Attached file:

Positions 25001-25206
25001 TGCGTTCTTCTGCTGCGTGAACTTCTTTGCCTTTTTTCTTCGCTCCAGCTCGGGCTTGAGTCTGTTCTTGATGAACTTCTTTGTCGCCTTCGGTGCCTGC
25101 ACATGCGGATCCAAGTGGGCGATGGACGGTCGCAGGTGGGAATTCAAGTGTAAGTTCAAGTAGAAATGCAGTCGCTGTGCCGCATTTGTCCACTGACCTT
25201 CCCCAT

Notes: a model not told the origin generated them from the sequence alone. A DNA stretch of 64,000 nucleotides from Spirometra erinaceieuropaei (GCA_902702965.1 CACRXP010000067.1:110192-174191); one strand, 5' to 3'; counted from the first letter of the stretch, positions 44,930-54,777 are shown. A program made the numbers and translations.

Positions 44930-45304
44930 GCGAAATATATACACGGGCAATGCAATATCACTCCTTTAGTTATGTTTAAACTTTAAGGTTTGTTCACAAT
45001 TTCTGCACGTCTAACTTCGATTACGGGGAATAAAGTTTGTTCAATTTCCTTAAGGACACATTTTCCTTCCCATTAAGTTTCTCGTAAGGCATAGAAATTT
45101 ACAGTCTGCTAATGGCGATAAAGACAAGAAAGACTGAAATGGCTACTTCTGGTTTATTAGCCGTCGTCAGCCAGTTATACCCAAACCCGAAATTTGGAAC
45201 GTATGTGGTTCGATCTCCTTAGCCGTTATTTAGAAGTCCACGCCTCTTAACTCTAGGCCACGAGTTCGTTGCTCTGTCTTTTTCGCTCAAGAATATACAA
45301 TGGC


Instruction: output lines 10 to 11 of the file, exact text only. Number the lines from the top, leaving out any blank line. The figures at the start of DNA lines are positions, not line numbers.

45201 GTATGTGGTTCGATCTCCTTAGCCGTTATTTAGAAGTCCACGCCTCTTAACTCTAGGCCACGAGTTCGTTGCTCTGTCTTTTTCGCTCAAGAATATACAA
45301 TGGC